People love graphs. There’s something about a little wavy line trending upwards that everyone likes. Cognos graphs have plenty of options, most of which are covered by the various courses and help files. These tricks aren’t always covered by the courses.
This won’t cover RAVE. I’m planning a big piece on RAVE later, so don’t worry. Instead, I’ll be using the graphs that come with Cognos 10. Most of these tricks will work with the legacy graphs however. Additionally, there are many books on how graphs should be constructed, why 2D is better than 3D, and why pies are best left as dessert items, so I won’t be talking about that either.
1. Adding more details to tooltips
The tooltips that Cognos generates are fairly simple. They show the label and values for the nodes and measure associated with that spot.
But what if you want to provide additional insights in the tooltip?
The first step is to force Cognos to include the extra details in the query. That can be done by clicking on the category node, in this case product, and selecting those fields in the properties. Next, set Custom Label to Show, and set the Source Type of the Chart Text Item node to Report Expression.
'Product line = ' + [Query1].[Product line] +' Description = ' +[Query1].[Product description] +' Revenue '
The Custom Label item is normally used to change the word to the left of the = sign in the tooltip.
Notice this doesn’t change the appearance of the tooltip. The tooltips themselves are actually generated by the browser. All we’re doing is changing the title attribute in the area element on the page.
2. Data format on nodes
I get this question on a semi regular basis. Someone builds a graph with dates on the ordinal access. In a list the date is formatted correctly, but in the graph the date appears as an unformatted timestamp.
What’s happening is the node is automatically set to show the member caption. While using a dimensional source, like OLAP or DMR, that would make sense, but on a relational source it’s causing nothing but trouble. The member caption setting is instructing Cognos to use the value as the string, so it can’t be formatted. Fortunately it’s an easy fix, by setting the source type to Data Item Value, the default formatting defined in Framework can be used, or you can define on the field itself.
And the results:
3. Values on a gauge
I’m not going to get into the discussion of the value of gauge graphs, nor will I preach and say there are plenty of better visual solutions, nor will I link to many various articles about why gauges are useless. Instead, I will admit to getting this request many times in misguided attempts to fix these horrible visualizations. The needle is rendered, but the user wants to see the exact value on the face of the dial.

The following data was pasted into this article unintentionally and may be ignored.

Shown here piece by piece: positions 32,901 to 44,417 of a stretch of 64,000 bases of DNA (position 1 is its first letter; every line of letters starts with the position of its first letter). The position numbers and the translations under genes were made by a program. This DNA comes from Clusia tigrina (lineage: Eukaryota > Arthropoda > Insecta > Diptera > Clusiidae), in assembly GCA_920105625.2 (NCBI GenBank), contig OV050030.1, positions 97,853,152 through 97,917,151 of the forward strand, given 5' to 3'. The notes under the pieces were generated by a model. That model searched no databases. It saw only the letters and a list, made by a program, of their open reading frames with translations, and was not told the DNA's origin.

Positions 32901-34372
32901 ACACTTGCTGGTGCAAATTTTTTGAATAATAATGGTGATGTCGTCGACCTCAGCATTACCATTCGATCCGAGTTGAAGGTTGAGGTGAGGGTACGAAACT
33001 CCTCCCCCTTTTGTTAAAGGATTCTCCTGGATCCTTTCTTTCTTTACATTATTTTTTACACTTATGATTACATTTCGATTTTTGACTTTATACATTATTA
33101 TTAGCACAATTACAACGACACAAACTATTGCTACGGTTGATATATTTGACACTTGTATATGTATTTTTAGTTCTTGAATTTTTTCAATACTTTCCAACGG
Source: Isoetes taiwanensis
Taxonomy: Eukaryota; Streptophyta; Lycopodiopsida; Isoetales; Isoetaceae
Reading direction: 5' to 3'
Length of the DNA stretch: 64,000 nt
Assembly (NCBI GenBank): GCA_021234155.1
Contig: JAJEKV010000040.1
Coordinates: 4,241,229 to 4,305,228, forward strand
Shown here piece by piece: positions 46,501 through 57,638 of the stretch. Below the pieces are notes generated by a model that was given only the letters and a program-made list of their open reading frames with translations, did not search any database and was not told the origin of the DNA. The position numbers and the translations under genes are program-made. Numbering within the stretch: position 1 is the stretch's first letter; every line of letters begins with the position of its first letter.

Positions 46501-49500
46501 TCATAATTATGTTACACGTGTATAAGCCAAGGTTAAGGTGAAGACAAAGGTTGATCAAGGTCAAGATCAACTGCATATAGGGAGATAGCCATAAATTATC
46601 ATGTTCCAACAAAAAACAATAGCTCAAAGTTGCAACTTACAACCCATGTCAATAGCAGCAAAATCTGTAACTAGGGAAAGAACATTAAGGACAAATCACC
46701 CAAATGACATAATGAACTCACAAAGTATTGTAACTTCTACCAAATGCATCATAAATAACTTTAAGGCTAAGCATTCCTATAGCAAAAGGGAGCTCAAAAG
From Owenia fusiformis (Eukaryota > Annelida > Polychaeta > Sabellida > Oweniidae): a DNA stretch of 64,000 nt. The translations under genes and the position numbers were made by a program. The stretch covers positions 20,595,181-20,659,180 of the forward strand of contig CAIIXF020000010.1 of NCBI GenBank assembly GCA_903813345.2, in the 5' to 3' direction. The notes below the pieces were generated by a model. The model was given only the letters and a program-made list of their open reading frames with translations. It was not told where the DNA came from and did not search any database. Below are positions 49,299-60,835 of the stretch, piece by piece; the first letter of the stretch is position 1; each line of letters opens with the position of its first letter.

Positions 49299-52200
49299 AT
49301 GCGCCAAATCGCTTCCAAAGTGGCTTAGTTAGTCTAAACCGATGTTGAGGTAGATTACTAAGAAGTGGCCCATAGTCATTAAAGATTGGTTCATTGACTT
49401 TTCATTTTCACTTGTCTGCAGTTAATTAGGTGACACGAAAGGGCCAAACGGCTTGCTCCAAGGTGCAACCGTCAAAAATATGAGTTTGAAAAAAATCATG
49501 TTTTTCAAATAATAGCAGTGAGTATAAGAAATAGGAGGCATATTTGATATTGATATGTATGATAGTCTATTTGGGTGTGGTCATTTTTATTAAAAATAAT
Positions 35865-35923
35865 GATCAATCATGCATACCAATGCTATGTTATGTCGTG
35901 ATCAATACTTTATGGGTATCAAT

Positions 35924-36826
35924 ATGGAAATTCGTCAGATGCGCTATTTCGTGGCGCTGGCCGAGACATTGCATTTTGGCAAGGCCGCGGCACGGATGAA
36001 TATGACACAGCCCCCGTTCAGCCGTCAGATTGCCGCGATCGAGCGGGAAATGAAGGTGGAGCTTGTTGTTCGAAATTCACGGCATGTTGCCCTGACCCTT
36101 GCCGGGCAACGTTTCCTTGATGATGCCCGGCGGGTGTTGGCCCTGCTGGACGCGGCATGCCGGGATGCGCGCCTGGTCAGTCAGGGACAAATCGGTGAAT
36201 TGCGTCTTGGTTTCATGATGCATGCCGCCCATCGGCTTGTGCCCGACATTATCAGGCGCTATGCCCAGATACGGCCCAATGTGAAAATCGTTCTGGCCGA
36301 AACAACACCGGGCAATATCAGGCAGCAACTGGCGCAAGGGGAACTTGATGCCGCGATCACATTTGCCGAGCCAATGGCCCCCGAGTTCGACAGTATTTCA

Setting it up is easy – create a note on the graph, set the text source type to data item value, on the measure itself. The position should be set to anchor Relative to Chart Body. The note can be styled as desired and you can make it as flashy as you want. You can use the same methodology on any graph type.
The next two items are graphs that I’ve been playing around with.
4. Trails in scatterplots
In one of Stephen Few’s newsletters, Stephen talks about using trails in scatterplots to view various attributes of change for a dot through time. Take a moment to read the article, the section on scatterplots starts on page 11.
It is almost possible to replicate the graphs using the standard Cognos scatterplot. By setting the color value over a running-count of the periods, and setting periods as the series, we can gradually increase the hue of the dot. By setting Product Line to the categories, the palette option “Change shape by category” can be used.
5. Many many lines
At first glance, this graph seems to be a mess of overlapping lines, completely useless for analysis.
However, the purpose of the graph is to show the selected lines against everything else. We can see the shape of all of the sites per month, and when we select a few specific sites:
We can see how the Eye Dimension sites compare against each other and against all the other sites for each month. I would recommend placing a list or a crosstab immediately below the graph, so the user can see the actual details for the selected sites, and maybe the min/max/avg/med for the others. While this chart is showing trending over time, it can also be used to present other attributes (remembering of course to ignore the slope). Stephen Few has a nice article Multivariate Analysis Using Parallel Coordinates.
This example is different than the others in that I’m using a dimensional source. While it would be possible to build this graph over relational, it’s significantly easier with OLAP. The chart has two series on it. The first series has the palette set to gray, 1pt line. The expression is:
except( [sales_and_marketing].[Retailers].[Retailers].[Retailer site] ,[Selected Retailers])
So that will show all of the lines for the unselected retailers.
The second series has a standard color palette, with each line set to 2pt. The Selected Retailers expression is:
#promptMany( 'Retailers' ,'mun' ,'emptySet([sales_and_marketing].[Retailers].[Retailers])' ,'descendants(set(' ,'' ,'),[sales_and_marketing].[Retailers].[Retailers].[Retailer site])' )#
If nothing is selected, it will default to an empty set, allowing the first data item to show all data.
It’s worth pointing out that this type of chart can be a bit slow, especially if you’re pulling a lot of data. There are 820 sites in the Sales and Marketing cube and it takes 14 seconds to render the graph (admittedly on a mid-range laptop). The chart should also be set to disable all hotspots. 820 sites times 43 months makes 35,260 hotspots, that takes a lot longer to render.
Questions? Feel free to connect with us: firstname.lastname@example.org.